Earlier this month I posted an image on IG depicting all of my notebooks from the pandemic phase of my worklife. These books represent the body of the conversations I’ve had since March 2020 with wine people from around the world. To say that they’ve been generous with their time, adapting to virtual connections when most of them would rather be in the vineyard or around a table, would be an understatement. I’ve been provided an education that I couldn’t have obtained if it required me to travel from my midwestern home.
I present this story with a huge grain of salty (very salty salt) because I love to travel. I am one of the many people that believe that screens aren’t a substitute for real life, which should be grabbed with both hands when conditions allow. BUT… I’m not shy to say that when opportunity knocks (even if it’s on your keyboard or by FedEx at the door) one must also grab on with both hands. If someone offers to share their story with you, by all means listen, no matter what the delivery method.
So when I got the opportunity to write about French wine grapes with new identities scattered in the terroir of the world, I thought immediately about Paso Robles and the Rhone varieties that seem to be quite satisfied with this new West Coast U.S. home. And the glasses I wear on this topic are bifocal, so to speak: I’ve been fortunate enough to travel to Paso Robles and I’ve also been blessed with a handful of excellent, expert Paso Robles conversations over the past year. Meanwhile, I’ve visited the Rhone Valley a handful of times, and have also been on the other end of the screen with many Rhone producers this year. (Note: some of the wines mentioned are media samples, but these are my own thoughts and notes from what these people shared so kindly with me.)
Take for example DAOU Vineyards, located on DAOU Mountain at 2,200 feet in elevation in Adelaida District on the west side of the Paso Robles AVA. This is a terroir that proprietor and winemaker Daniel Daou calls “one of the most unique in the world.”
The estate’s 2019 Chemin de Fleurs is a “synergistic blend” of Grenache Blanc, Roussanne and Viognier—an interesting white wine of Southern Rhone heritage. Meanwhile, DAOU does some really cool blends of Boudreaux and Rhone varieties, and while this isn’t a technique applicable to my post, it is super compelling to anyone interested in French-origin grapes made in the California terroir.
Barton Family Wines
The portfolio at Barton Family Wines is peppered with Rhone heritage, including 2019 Holiday Clairette Blanche which second-generation proprietor and winemaker Joe Barton says is “inspired by Châteauneuf-du-Pape.” (Over at Barton, they are also fond of Bordeaux varieties, so if this is your thing, here’s another must-try.) In addition to Holiday, the husband-wife team of John and Jenny also offer a handful of other Rhone-centered cuvées and single variety releases, including two Viogniers, Picpoul Blanc, and a red blend.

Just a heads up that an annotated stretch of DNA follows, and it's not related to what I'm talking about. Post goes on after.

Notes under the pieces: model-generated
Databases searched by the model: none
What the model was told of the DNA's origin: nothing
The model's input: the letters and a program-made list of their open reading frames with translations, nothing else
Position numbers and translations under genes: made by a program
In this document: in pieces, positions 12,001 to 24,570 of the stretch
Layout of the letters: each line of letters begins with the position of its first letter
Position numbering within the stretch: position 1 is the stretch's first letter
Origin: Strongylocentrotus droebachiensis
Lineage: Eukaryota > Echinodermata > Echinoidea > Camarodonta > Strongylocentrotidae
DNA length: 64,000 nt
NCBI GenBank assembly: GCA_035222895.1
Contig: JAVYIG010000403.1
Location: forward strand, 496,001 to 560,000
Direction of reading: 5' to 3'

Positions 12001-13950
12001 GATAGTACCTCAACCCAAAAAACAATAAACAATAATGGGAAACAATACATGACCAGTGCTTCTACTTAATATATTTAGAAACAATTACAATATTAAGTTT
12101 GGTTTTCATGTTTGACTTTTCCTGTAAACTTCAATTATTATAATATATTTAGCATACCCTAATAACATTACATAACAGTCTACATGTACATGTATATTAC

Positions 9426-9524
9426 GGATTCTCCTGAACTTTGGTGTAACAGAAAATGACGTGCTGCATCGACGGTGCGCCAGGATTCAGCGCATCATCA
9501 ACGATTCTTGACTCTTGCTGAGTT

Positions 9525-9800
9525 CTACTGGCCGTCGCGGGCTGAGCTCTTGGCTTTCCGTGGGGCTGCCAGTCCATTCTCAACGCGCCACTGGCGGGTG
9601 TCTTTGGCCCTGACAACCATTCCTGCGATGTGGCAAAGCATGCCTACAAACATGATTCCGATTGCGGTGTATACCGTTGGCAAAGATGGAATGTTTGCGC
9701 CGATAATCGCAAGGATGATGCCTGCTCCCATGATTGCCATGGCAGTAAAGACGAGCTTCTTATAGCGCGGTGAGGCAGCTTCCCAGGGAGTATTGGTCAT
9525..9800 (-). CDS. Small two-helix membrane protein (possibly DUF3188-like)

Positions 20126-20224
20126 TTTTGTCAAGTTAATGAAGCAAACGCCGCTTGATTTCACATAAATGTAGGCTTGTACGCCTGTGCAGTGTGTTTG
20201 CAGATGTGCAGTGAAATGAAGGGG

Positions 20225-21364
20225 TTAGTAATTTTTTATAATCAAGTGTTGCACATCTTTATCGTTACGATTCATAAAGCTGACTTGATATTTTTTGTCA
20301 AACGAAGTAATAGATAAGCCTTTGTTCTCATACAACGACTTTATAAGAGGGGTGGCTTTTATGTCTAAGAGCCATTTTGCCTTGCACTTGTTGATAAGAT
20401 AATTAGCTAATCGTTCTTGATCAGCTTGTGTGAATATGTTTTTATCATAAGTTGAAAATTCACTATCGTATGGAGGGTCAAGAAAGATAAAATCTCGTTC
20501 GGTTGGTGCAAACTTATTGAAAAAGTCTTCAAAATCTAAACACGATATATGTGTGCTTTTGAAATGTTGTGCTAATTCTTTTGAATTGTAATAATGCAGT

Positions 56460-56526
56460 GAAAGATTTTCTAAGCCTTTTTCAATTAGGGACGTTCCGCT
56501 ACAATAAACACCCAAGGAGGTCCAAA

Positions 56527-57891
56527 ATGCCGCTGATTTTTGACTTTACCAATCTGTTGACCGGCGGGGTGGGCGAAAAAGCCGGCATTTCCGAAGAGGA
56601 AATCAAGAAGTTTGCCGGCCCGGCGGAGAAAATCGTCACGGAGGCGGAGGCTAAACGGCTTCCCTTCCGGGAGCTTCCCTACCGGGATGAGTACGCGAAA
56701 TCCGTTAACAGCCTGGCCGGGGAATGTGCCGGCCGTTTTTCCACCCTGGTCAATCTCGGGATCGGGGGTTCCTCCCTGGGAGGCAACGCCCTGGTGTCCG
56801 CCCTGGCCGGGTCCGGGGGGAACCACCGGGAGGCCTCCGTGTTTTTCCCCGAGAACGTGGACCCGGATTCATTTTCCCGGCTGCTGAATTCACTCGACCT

Brothers Arnaud and Guillaume Fabre made their home in Paso Robles based on their desire to farm and make wine “without limits.” Natives of France, Guillaume is a sixth-generation winemaker with experience in Bordeaux and Languedoc. Benom wines represent a space beyond limits, blends made of varieties not tied to a common ancestral home. Grenache (which has original ties to Spain, but is part and parcel Southern Rhone in spiritual homing), Syrah, Carignan and Mourvèdre, get blended with Zinfandel, Graciano, Tempranillo, and Cabernet Sauvignon.
The brothers say their wine has a “synergy and fusion” and that working together takes “trust and respect.” In these blends we see that theme: unlimited, respectful of terroir and total synergy. I’ve tried Origin, which is the estate’s 100% Cabernet Sauvignon, but I’m enthusiastic about trying more of the range.
Tablas Creek Vineyard
It’s near impossible to write about Rhone varieties in Paso Robles without mentioning Tablas Creek. It could be argued that this domaine is itself a Rhone “variety” that found a solid home in the far-away land of California wine country… A wine estate shared by the Perrin family of Château de Beaucastel in Chateauneuf-du-Pape and the Haas family of Vineyard Brands since 1987, Tablas Creek is a literal link between these two environments.
There are many bottles to choose from, when it comes to picking up Rhone-style wine from Tablas Creek—all of their releases lean into Rhone varieties.
More (and more) Paso-Rhone Wines to Try
Le Cuvier La Veuve du Pape – XLB